Toddler Spanking

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Allan Schwartz, LCSW, Ph.D. was in private practice for more than thirty years. He is a Licensed Clinical Social Worker in the states ...Read More

A toddler is any child from age two to three who is starting to walk and speak a few words. My grandson, now almost 14 months old, is a toddler. He crawls with great speed and walks like a drunken sailor until he plops on the floor and laughs. He says things like, “Hi, Dada, Bot (bottle), woof (for doggies) and Roar (for pictures of lions.”

A study was completed at Tulane University and published in Pediatrics that shows parents continuing to use spanking and corporal punishment despite warning against such behavior from both the medical and psychiatric communities. This article refers to corporal punishment in the United States. If you wish to read the original the reference for the article is:


 “Use of Spanking for 3-Year-Old Children and Associated Intimate Partner Aggression or Violence”
         Catherine A. Taylor, PhD, MSW, MPH, Shawna J. Lee, PhD, MSW, MPP, Neil B. Guterman, PhD, Janet C. Rice, PhD
         Pediatrics August 23rd, pp. 2010-0314

Interestingly, the findings showed that the highest percentages of toddler spanking occurred in families with lots of inter couple conflict, both verbal and physical.

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Corporal punishment has lasting negative effects on the psychological well being of children throughout their lives. It leads to depression, low self esteem, lack of self confidence and impaired ability to trust others.

According to the article, corporal punishment is defined as, “the use of physical force intended to cause some degree of pain or discomfort for discipline, correction, and control, changing behavior or in the belief of educating/bringing up the child.”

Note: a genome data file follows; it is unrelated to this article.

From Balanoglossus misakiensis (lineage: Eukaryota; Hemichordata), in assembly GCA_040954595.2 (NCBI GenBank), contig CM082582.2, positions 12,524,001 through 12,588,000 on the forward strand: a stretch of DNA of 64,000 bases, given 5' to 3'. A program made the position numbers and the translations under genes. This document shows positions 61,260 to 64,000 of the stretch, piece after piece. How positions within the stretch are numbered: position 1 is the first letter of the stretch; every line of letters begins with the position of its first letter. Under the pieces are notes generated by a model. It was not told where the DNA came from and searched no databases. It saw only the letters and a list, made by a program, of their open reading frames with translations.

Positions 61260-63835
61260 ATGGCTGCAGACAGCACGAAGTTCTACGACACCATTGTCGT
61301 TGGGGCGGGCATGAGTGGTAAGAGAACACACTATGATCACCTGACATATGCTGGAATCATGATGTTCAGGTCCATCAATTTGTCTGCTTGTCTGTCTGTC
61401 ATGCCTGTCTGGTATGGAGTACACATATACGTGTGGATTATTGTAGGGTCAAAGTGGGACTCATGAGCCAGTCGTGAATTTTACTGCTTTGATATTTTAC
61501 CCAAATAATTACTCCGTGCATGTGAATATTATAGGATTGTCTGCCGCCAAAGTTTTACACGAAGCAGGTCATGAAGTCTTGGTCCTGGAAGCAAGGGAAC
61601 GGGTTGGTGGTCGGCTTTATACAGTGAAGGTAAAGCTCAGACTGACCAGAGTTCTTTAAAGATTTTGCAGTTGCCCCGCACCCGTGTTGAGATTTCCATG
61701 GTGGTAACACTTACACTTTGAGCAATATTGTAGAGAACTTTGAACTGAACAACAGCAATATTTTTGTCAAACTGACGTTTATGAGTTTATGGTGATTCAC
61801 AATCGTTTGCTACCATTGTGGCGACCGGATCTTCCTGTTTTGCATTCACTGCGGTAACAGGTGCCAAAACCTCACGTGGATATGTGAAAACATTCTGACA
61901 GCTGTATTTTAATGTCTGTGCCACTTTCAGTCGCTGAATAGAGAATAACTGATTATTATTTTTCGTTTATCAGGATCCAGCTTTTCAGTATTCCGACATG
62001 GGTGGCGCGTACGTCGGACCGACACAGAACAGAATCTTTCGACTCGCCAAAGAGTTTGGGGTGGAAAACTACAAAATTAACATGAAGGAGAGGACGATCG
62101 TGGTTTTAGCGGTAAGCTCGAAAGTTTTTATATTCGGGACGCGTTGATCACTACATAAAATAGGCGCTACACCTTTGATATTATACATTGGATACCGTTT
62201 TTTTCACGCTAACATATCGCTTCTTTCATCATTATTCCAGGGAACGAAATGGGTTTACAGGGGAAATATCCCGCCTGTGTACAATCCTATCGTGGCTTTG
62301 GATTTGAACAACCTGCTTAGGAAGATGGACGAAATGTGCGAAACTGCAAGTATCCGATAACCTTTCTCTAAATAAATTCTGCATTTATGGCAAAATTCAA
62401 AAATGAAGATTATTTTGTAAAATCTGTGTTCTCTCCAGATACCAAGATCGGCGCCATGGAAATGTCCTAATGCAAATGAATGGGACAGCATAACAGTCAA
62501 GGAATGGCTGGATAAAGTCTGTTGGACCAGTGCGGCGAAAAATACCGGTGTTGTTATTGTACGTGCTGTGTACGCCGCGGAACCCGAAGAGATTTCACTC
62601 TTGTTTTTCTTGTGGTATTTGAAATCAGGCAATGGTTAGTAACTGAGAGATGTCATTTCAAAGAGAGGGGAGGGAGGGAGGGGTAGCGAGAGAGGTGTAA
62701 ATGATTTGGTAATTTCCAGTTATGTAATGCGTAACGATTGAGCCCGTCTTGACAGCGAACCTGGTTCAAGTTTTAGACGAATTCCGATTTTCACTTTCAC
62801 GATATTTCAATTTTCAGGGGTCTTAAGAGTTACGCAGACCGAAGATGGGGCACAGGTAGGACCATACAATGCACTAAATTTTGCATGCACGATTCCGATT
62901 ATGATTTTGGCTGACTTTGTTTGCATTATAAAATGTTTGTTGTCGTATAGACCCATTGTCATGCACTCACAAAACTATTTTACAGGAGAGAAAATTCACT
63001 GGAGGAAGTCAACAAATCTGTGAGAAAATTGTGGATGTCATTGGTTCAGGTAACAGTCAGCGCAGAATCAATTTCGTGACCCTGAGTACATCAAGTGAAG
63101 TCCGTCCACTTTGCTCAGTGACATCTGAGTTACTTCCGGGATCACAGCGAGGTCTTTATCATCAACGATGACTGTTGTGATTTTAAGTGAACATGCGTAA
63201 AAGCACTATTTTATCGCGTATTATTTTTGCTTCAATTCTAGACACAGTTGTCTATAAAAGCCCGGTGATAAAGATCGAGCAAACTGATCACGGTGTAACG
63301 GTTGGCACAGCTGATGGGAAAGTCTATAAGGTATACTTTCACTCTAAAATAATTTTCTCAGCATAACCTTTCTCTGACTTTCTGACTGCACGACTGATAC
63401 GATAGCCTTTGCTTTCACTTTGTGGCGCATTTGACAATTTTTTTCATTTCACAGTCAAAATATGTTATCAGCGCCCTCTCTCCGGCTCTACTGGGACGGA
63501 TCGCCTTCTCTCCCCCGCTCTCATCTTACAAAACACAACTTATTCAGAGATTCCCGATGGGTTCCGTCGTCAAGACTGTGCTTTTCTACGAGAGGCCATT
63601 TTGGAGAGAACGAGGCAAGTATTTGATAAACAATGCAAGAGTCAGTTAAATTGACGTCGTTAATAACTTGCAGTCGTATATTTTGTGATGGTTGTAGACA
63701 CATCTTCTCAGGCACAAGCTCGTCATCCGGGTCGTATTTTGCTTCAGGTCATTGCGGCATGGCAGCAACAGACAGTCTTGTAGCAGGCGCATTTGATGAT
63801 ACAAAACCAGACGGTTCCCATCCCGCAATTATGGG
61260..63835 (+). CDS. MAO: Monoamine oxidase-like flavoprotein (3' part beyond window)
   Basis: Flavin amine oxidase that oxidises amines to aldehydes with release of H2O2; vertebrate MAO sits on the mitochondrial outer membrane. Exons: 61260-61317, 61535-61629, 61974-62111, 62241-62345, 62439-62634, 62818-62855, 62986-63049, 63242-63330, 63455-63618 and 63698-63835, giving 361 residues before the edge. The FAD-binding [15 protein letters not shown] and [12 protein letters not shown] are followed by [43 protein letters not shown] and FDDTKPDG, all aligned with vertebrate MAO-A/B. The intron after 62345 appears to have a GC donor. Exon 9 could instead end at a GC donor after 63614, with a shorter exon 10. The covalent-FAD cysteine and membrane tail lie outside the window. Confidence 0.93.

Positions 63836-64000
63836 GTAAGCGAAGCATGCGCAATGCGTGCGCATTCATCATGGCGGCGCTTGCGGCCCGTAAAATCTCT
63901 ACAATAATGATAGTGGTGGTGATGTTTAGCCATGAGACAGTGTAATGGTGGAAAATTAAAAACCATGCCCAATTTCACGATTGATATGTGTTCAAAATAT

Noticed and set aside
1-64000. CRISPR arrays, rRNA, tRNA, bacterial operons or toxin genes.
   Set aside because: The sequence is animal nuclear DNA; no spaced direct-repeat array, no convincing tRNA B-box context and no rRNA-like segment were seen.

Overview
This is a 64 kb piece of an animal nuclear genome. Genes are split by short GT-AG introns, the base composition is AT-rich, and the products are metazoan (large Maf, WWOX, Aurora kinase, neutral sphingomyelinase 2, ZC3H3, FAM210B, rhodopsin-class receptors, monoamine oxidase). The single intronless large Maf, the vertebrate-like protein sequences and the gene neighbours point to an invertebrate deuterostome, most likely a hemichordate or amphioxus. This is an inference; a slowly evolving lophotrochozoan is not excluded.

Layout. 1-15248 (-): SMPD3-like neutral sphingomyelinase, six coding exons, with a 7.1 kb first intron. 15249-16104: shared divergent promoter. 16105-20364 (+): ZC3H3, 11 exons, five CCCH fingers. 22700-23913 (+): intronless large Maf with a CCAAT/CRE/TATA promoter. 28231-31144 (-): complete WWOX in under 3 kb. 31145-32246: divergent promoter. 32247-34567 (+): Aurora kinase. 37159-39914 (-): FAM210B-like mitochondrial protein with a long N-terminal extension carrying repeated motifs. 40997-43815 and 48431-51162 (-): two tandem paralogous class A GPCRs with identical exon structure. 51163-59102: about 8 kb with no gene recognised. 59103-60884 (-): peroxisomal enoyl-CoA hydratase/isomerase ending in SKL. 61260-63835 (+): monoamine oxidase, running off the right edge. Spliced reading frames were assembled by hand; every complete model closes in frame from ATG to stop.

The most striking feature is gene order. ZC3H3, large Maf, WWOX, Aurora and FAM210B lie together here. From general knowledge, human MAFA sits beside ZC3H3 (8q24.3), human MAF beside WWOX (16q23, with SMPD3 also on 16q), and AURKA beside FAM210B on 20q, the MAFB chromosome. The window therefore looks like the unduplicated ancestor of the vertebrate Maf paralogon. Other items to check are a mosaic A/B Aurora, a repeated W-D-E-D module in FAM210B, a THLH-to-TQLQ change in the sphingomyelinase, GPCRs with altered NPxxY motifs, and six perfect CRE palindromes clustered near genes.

What I wish to make clear is that, from my point of view corporal punishment includes one or both parents yelling or screaming at the toddler in the supposed interests of child rearing.

In addition, I have known of horrible situations in parents spanked toddlers as young as one to two years of age.

As I look at my grandson and remember our two children when they were growing up, it is hard to imagine any adult using anger, rage and physical punishment on those young and infantile bodies.

For sure it can be difficult to deal with children because, as they grow, they become more curious, independent and mischievous. I believe that there are those who do not know of any other way to raise children than to use spanking because that is the way they were raised.

The fact is that toddlers are easily distracted from activities that may get them into trouble. It is much easier for adults to simply substitute a better activity for them than the one that is problematical.

It should not need to be stated that adult use of physical force with children of all ages can be dangerous and result in harm and even death. One example is “Shaken Baby Syndrome.”

If parents are going to be honest with themselves and others, they will have to admit that the spanking and scolding happens because they lose control of their tempers and act in impulsive rather than sensible ways.

What are your experiences with infants, toddlers and children?

What would you do if you became aware that parents were abusing their child?

Your comments and questions are encouraged.

Allan N. Schwartz, PhD

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